Biggest question: Who is the Patriots’ No. 1 receiver? They traded for Parker, but in an AFC East that boasts Tyreek Hill (Dolphins), Stefon Diggs (Bills) and Garrett Wilson (Jets), can veterans Meyers, Kendrick Bourne, N’Keal Harry and Nelson Agholor, or rookie speedster Thornton step up? 

Fantasy fact: Damien Harris had 15 touchdowns and finished with 210.1 fantasy points last season. The only Patriots back to score more touchdowns in a single season in the last 20 years is LeGarrette Blount (18 touchdowns in 2016). Only James White (2018), Corey Dillon (2004) and Blount have scored more points than Harris for New England in that time. — Fabiano


via Alain Poupart, All Dolphins

Key additions: WR Tyreek Hill (trade); T Terron Armstead (FA); WR Cedrick Wilson Jr. (FA); C/G Connor Williams (FA); RB Chase Edmonds (FA); RB Raheem Mostert (FA); RB Sony Michel (FA); QB Teddy Bridgewater (FA); DE Emmanuel Ogbah (FA/re-signed); TE Mike Gesicki (FA/re-signed)

Key losses: WR DeVante Parker (trade); RB Duke Johnson (FA); QB Jacoby Brissett (FA); G/T Jesse Davis (released)

Offseason grade: A Considering the Dolphins were able to upgrade practically everywhere on offense and keep intact a pretty good defense, it’s difficult to pick at anything they did in the offseason. The acquisitions of Hill and Armstead were the headline grabbers, for sure, but Bridgewater is a significant upgrade over Brissett as the backup quarterback. The trio of Mostert, Edmonds and Michel is more dynamic than what the Dolphins had last year, and Wilson complements the addition of Hill. On defense, the Dolphins were able to retain a long list of pending free agents headed by Ogbah but also featuring Elandon Roberts, Duke Riley and Brennan Scarlett, among others. It’s hard to find fault with the overall body of work for a team that was one game out of the playoffs each of the past two seasons.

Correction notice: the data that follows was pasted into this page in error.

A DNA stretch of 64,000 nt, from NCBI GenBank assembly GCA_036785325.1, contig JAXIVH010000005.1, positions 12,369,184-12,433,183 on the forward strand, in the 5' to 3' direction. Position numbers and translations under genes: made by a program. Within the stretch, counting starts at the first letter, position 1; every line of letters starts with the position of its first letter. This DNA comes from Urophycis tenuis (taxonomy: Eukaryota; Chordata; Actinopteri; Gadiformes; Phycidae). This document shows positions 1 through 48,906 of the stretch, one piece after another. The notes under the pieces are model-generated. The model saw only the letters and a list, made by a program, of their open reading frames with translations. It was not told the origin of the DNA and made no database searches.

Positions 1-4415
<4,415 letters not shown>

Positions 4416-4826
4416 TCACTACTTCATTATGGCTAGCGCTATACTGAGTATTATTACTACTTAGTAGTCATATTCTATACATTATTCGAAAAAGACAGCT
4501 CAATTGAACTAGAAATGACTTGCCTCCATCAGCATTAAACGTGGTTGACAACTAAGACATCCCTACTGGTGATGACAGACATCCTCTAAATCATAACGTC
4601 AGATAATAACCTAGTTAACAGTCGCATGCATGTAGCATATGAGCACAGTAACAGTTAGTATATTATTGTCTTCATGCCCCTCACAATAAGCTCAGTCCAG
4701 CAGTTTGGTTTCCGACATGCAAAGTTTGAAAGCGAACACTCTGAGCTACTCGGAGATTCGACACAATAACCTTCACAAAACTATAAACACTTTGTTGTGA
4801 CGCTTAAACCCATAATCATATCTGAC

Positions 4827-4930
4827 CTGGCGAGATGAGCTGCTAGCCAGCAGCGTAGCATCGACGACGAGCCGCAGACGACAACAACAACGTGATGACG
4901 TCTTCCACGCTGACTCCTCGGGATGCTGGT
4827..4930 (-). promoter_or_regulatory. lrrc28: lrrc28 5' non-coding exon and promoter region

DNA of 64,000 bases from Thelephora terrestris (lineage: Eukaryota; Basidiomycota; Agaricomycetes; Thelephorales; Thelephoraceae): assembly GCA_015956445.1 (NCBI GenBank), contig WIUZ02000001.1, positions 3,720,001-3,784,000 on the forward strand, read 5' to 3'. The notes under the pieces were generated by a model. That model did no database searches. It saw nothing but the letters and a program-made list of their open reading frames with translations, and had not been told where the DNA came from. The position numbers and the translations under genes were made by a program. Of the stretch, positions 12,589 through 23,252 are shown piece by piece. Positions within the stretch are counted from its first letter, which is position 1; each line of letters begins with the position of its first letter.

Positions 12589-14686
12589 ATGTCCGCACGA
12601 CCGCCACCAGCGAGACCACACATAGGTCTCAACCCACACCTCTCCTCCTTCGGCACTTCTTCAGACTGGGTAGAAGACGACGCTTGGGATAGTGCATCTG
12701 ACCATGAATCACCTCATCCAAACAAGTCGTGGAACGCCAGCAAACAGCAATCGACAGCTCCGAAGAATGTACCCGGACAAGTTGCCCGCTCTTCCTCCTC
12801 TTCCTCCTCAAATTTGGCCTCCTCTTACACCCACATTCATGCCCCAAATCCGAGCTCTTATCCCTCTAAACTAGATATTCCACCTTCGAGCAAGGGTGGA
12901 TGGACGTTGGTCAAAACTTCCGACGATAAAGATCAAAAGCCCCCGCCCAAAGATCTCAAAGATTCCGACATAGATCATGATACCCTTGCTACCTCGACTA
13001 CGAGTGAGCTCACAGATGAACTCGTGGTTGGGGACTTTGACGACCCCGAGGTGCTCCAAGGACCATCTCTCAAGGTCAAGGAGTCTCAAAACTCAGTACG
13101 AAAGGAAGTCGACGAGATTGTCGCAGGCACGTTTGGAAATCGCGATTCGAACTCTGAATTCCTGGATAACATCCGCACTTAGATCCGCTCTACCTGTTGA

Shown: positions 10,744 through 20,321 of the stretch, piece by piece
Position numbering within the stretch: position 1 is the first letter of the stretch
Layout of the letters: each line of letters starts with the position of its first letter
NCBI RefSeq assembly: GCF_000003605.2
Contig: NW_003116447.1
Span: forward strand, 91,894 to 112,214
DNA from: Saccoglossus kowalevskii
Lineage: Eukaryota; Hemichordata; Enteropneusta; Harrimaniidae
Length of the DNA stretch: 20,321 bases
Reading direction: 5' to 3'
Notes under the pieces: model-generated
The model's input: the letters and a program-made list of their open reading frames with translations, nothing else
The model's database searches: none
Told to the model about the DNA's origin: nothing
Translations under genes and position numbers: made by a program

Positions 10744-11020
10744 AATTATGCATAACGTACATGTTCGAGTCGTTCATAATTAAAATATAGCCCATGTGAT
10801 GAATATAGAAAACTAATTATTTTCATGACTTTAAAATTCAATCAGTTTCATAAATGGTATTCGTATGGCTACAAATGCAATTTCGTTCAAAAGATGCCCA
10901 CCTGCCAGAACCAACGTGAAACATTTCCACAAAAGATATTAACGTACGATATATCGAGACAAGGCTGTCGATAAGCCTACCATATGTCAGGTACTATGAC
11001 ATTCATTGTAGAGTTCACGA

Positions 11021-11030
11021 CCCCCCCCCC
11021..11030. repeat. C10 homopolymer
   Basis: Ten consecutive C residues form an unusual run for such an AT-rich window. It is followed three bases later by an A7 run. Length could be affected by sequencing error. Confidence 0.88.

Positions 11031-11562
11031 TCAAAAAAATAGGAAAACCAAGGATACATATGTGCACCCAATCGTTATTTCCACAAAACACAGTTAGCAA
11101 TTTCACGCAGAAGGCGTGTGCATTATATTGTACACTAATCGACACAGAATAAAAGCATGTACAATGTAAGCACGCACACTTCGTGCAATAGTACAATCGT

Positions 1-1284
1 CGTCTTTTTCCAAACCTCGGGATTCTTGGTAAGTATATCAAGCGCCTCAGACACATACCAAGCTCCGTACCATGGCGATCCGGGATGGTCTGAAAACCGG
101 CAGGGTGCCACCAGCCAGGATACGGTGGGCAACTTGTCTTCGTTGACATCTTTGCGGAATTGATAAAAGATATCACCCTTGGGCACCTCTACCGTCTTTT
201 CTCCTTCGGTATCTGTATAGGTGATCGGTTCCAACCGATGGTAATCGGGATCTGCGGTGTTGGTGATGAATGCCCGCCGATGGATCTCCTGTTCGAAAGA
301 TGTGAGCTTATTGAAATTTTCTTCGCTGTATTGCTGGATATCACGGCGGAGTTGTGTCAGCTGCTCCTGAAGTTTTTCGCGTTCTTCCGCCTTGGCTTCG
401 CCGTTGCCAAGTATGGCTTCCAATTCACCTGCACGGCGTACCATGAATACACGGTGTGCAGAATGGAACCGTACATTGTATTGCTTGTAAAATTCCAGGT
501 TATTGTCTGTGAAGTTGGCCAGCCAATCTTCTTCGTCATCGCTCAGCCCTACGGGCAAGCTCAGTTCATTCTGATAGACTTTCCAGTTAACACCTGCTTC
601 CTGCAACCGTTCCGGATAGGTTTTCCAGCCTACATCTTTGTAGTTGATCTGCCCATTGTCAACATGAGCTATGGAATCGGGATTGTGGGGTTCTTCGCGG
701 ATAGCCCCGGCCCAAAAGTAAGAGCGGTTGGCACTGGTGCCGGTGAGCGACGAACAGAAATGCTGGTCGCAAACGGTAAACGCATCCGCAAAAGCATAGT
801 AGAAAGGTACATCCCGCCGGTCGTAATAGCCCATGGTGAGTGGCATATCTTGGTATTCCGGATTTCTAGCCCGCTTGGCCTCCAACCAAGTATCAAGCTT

Biggest question: Can Tua Tagovailoa become a franchise quarterback? The fifth pick in the 2020 NFL Draft enters a crossroads season, but has been given all the support he needs to take a major step forward in 2022. It won’t be until the regular season that the Dolphins will get the answer to their most important question, but training camp certainly could help set the stage for Tagovailoa to have a successful third NFL season. 

Fantasy fact: The Dolphins acquired Hill this offseason in a blockbuster deal. In his last three full seasons in Kansas City, he scored at least 296.5 fantasy points and was over 300 points twice. Since 2002, the Dolphins have had just one wideout (Jarvis Landry, 2015) score more than 265 fantasy points in a single season. That’s a pretty bad trend for Hill. — Fabiano


via Max Goodman, Jets Country

Key additions: Ahmad 'Sauce' Gardner, CB (draft); Garrett Wilson, WR (draft); C.J. Uzomah, TE (FA); D.J. Reed, CB (FA); Breece Hall, RB (draft); Tyler Conklin, TE (FA); Laken Tomlinson, OG (FA); Jordan Whitehead, S (FA); Jermaine Johnson, EDGE (draft); Braxton Berrios, WR (FA)

Key losses: Marcus Maye, S (FA); Jamison Crowder, WR (FA); Morgan Moses, OT (FA); Folorunso Fatukasi, DT (FA)

Offseason grade: A- The Jets made significant improvements on both sides of the ball this offseason, bolstering position groups that needed to be addressed. Their secondary is much stronger, New York's deep pass rush is even deeper and on offense, second-year quarterback Zach Wilson is surrounded by plenty of weapons. He'll have a real opportunity to show what he's capable of and build on his rookie year, utilizing the playmakers around him. New York might not be ready to end their postseason drought—the longest in the NFL—but they certainly will enter next season with a better team, a club that added a mix of young talent and experienced veterans over the last few months.

Biggest question: With so many new faces playing an important role, will this group put it together between the lines? Even with that spectacular grade, this roster is littered with question marks leading up to the regular season. Specifically, will Mekhi Becton stay healthy and produce at offensive tackle? What will Carl Lawson's first season with New York look like after last year's Achilles injury? And most importantly, can Zach Wilson take a step forward as a sophomore? If he can't, New York is in trouble. 

Fantasy fact: Over the last 20 seasons, NFL tight ends have scored 200-plus fantasy points 65 times. None of those tight ends played for the Jets. In fact, New York has never had a player at the position score more than 174.5 points in a single season. That was Dustin Keller (2011). He and Johnny Mitchell (1994) are the lone Jets tight ends with 150-plus points. — Fabiano